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Nurse 226 Exam 2

QuestionAnswer
Theory that identifies qualities that are common to effective leaders? Trait Theory
Which leadership style believes in sharing in the responsibility and success? Democratic
Group has responsibility and the success; leadership is permissive/nondirective/passive? Laissez-Faire
Group has no success or responsibility in decision making? Authoritarian
What are the three types of leadership styles? Democratic, Laissez-Faire, and Authoritarian
The name of a leader that has no regard for feelings and needs of the group--achieving the goal is the only thing that matters? Dictator
A type of leader that has a paternalistic approach--includes group's feelings and concerns but makes the decision? Benevolent
Relationship Task Orientation: High respect, little involvement but very supportive? High relationship - Low task
Relationship Task Orientation: Leader does all the planning, little regard for employees? Low relationship - High task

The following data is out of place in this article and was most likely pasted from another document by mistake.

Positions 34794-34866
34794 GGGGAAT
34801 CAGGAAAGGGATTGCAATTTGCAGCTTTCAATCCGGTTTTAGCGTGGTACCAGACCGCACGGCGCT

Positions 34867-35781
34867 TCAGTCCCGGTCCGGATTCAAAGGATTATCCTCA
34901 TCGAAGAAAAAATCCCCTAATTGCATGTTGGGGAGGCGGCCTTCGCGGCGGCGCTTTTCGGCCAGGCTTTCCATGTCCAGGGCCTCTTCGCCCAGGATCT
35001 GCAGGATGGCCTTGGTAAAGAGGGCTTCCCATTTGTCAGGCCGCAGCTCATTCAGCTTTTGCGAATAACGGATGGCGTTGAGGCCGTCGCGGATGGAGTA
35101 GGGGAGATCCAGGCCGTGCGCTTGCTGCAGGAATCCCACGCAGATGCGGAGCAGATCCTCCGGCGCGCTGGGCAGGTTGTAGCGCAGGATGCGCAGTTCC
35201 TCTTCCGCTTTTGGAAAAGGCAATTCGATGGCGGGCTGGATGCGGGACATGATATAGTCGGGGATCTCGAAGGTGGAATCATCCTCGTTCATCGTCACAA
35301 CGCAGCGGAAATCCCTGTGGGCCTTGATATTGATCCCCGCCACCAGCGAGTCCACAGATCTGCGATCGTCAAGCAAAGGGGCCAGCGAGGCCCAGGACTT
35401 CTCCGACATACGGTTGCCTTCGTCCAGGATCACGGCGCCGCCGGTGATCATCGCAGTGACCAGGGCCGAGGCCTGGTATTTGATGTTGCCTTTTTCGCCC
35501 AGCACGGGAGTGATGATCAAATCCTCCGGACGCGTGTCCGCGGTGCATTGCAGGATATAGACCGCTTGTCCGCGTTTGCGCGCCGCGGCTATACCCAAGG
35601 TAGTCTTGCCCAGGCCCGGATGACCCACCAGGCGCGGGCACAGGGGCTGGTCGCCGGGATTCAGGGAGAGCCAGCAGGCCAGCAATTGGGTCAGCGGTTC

A theory that recognizes multiple intangibles exist whenever people interact? Transformational Theory
A theory that recognizes that no one approach works in all situations considering all the variables that may be involved? Situational Theory
Type of theory: Creating a sense of mission surpasses interpersonal relationships and rewards, inspires excitement and commitment because patients supersede all else? Transformational Theory
Type of theory: Leadership most often an instinctive behavior? Situational Theory
Critical thinking, problem solving, respect, active listening, skillful communication, goal setting w/outcomes, continued development? Key Leadership Behaviors